Justice Thomas may have just re-framed the whole debate
Justice Clarence Thomas has written the first Supreme Court opinion in history which documents at length the eugenicist origins of abortion in America. What does this matter, and what does it mean for the future? There are simpler and more complex answers to those questions.
The simple reason is that while the Court upheld a part of the Indiana law that requires respectful burial or cremation of human remains, it turned down an appeal to reinstate another part of the law that would ban abortions sought for reasons of sex-selection or disability.
Thomas was rightly dismissive of Planned Parenthood’s disregard for fetal remains, writing in his Concurring Opinion: “I would have thought it could go without saying that nothing in the Constitution or any decision of this Court prevents a State from requiring abortion facilities to provide for the respectful treatment of human remains.” But Justice Thomas was determined to interpret the Court’s decision to turn down the appeal which would have banned sex-selective abortions.
The Court’s decision to allow further percolation should not be interpreted as agreement with the decisions below. Enshrining a constitutional right to an abortion based solely on the race, sex, or disability of an unborn child, as Planned Parenthood advocates, would constitutionalize the views of the 20th-century eugenics movement. In other contexts, the Court has been zealous in vindicating the rights of people even potentially [editorial emphasis] subjected to race, sex, and disability discrimination.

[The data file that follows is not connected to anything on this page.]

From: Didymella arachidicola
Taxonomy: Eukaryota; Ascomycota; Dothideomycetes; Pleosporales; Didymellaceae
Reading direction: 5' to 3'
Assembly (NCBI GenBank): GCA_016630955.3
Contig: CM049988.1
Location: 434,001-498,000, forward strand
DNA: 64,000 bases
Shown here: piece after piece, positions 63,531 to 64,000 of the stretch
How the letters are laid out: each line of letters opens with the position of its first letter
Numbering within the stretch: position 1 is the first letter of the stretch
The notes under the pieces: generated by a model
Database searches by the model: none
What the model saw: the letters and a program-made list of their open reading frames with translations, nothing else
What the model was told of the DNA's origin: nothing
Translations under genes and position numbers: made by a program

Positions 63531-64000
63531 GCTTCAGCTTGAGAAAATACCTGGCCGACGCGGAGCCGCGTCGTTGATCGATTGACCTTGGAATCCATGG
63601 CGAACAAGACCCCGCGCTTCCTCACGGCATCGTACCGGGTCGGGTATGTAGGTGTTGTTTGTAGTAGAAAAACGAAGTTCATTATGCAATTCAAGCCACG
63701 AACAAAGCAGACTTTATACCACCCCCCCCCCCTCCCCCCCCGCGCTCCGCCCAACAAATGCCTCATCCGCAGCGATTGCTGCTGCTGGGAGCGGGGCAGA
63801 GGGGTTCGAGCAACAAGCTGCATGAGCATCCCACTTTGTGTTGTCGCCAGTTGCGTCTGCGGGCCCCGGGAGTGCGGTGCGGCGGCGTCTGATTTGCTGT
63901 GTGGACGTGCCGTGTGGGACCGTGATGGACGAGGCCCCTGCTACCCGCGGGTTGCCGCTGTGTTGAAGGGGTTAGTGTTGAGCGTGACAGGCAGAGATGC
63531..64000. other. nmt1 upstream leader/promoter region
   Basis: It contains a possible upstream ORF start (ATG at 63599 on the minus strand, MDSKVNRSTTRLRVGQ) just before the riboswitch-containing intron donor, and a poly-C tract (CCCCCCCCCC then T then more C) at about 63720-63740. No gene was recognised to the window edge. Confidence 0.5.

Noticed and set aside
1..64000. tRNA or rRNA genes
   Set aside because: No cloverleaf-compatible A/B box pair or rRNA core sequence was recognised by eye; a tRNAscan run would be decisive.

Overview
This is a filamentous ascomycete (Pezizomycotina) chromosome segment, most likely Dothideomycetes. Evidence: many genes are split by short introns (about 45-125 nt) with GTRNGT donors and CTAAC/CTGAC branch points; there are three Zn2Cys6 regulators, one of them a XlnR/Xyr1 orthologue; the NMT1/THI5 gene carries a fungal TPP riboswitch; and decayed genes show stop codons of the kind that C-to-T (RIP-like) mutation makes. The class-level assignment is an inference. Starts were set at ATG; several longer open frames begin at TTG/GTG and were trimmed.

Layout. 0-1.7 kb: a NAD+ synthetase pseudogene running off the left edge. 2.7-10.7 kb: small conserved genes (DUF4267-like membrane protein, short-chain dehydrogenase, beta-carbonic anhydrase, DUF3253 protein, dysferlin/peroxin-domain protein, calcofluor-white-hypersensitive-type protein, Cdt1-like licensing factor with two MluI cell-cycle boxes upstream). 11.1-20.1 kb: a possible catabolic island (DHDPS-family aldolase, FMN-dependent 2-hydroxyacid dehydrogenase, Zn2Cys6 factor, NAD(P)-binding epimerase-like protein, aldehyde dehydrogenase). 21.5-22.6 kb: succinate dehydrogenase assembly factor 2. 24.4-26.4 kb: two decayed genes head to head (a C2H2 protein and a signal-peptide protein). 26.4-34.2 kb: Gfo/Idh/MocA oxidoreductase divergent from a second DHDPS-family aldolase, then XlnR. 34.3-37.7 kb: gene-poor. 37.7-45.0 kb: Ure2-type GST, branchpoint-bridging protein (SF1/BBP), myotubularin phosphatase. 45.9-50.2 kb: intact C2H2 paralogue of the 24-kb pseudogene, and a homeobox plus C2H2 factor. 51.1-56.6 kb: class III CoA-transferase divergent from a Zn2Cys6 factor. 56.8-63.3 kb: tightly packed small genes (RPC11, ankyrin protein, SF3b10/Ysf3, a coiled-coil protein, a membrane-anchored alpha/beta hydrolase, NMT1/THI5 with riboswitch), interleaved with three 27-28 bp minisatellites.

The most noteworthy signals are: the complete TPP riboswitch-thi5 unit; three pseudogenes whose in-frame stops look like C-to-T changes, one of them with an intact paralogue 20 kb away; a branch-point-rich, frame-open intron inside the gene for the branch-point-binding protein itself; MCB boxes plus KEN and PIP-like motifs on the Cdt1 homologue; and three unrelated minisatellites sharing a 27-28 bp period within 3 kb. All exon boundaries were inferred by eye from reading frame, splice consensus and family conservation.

Justice Thomas raises the stakes considerably here, making it very clear that while declining to take up the sex-selective abortion bans, the Court is not going to endlessly defer this question, not only because it relates to race, sex, and ableist eugenicism (even potentially) but also because more cases like these will be heard, and they’ll be heard on grounds of discrimination law. Indeed, Justice Thomas insists that the Court has a duty to address the invention of a constitutional right that nowhere appears in the Constitution. He writes:
Although the Court declines to wade into these issues today, we cannot avoid them forever. Having created the constitutional right to an abortion, this Court is dutybound to address its scope. In that regard, it is easy to understand why the District Court and the Seventh Circuit looked to Casey to resolve a question it did not address. Where else could they turn? The Constitution itself is silent on abortion.
Silent it is. Justice Thomas gives us twelve pages on abortion and the eugenics movement for a complex set of reasons. It is not simply a history lesson about how abortion targets race, sex and disability. Justice Thomas finally ties abortion with anti-discrimination law in a compelling way that will necessarily re-frame the dispute. In doing so, he sets a new bar for getting the Court out of the abortion business. Justice Thomas takes the accepted premise of what the Court affirms, that fetal remains deserve to be treated with respect because they’re human, and draws the proper conclusion that the legal protections against discrimination should therefore be extended to human life in the womb.
C C Pecknold is Associate Professor of Theology, and a Fellow of the Institute for Human Ecology, at The Catholic University of America in Washington, DC